Prof. NYU receives $75,000 for work on quantum physics

Dries Sells, a professor in the university’s physics department, has received an Alfred P. Sloan Foundation research grant for his work in quantum physics and machine learning.

Associate Professor of Physics Driss Sells, who recently won an Alfred P. Sloan Foundation Research Fellowship. (Courtesy of the Simons Foundation)

Dries Sells, assistant professor of physics at New York University, recently received a Sloan Fellowship for his works on quantum dynamics and machine learning. In 2023, 125 young scientists received the scholarship provided by the Alfred P. Sloan Foundation. The selected scientists have demonstrated the highest achievements in modern scientific research.

The Alfred P. Sloan Foundation is a non-profit grant-making foundation aimed at improving the well-being of researchers. Each winner receives a two-year scholarship and $75,000. The Foundation supports original research through grants, contributing to developments in education, science, technology and the economy.

Sells, one of the most recent recipients of the fund, is a quantum theoretical physicist who focuses on the relationship between atoms and subatomic particles. It also specializes in quantum computing, which differs from conventional computing in that there are no limits, allowing users to do more with their devices.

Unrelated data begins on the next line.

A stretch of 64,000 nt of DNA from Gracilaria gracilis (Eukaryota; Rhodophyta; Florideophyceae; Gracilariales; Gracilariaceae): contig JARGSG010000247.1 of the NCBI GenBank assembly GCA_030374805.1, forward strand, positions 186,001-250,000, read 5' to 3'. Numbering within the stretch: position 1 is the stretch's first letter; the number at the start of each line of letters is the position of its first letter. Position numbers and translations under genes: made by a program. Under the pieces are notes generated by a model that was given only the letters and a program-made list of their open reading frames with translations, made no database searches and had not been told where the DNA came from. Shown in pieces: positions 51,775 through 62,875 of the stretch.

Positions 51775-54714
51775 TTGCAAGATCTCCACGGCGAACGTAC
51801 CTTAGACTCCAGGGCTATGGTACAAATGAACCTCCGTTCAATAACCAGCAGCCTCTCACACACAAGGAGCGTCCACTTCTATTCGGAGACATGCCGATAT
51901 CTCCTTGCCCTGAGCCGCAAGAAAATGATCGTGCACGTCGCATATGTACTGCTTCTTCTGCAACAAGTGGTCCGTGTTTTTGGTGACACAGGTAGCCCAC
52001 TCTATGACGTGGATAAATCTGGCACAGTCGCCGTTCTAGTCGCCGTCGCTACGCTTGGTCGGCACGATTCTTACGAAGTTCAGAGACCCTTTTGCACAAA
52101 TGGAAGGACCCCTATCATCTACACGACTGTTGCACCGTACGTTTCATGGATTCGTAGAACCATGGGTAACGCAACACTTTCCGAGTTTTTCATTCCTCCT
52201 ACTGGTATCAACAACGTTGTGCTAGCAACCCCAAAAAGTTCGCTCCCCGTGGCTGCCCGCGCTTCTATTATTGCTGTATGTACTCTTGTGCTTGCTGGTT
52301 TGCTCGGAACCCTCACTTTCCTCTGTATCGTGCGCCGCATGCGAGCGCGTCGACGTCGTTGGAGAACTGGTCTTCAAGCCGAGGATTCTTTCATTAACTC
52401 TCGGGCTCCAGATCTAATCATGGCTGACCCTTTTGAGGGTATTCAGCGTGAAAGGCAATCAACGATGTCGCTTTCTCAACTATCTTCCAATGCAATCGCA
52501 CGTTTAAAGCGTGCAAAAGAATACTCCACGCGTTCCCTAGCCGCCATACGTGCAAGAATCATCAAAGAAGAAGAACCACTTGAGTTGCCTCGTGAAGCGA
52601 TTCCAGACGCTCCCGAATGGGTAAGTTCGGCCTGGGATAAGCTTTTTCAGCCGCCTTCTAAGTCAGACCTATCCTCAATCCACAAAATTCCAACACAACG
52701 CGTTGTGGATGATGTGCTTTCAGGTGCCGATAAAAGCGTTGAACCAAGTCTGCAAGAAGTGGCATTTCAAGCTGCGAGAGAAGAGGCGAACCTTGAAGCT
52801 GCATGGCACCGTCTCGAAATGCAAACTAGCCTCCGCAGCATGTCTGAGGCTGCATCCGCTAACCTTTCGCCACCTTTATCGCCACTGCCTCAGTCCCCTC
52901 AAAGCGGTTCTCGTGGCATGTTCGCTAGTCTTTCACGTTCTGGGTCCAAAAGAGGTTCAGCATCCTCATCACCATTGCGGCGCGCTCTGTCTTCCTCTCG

“My research is about how we can actually control the kind of things we’re building a quantum computer out of,” he said. “How do we manipulate this quantum state to turn it into a computer?”

Matthew Kleban, head of NYU’s physics department, nominated Sells for the scholarship because he is an innovative physicist working at the forefront of his field.

“Theoretical quantum physics is a very exciting field,” Kleban said. “It can do things that sound impossible, like creating particles that are in two incompatible states at the same time. In principle, this allows a single processor to run in parallel with itself, significantly speeding up calculations.”

Sells said most of the money he receives from the scholarship will go to graduate students to conduct their own research. Some help Sells in his research, including Joseph Clayton Peacock, who studies physics in the Graduate School of Arts and Sciences.

“Of course, research funding is not always guaranteed, and this is especially true for theoretical students,” Pavlin said. “I am delighted to hear that we will be receiving this additional financial support.”

Sells expressed his gratitude for the fellowship and the recognition it gave him and his research. He intends to use the grant for further research and learn more about quantum mechanics in the process.

“It’s always nice to see our work externally validated,” Sells said. “The list of people who have received a Sloan Fellowship includes some very famous people in the field of physics in general, so it’s great to be on that list.”

Contact Clara Spray at [email protected]

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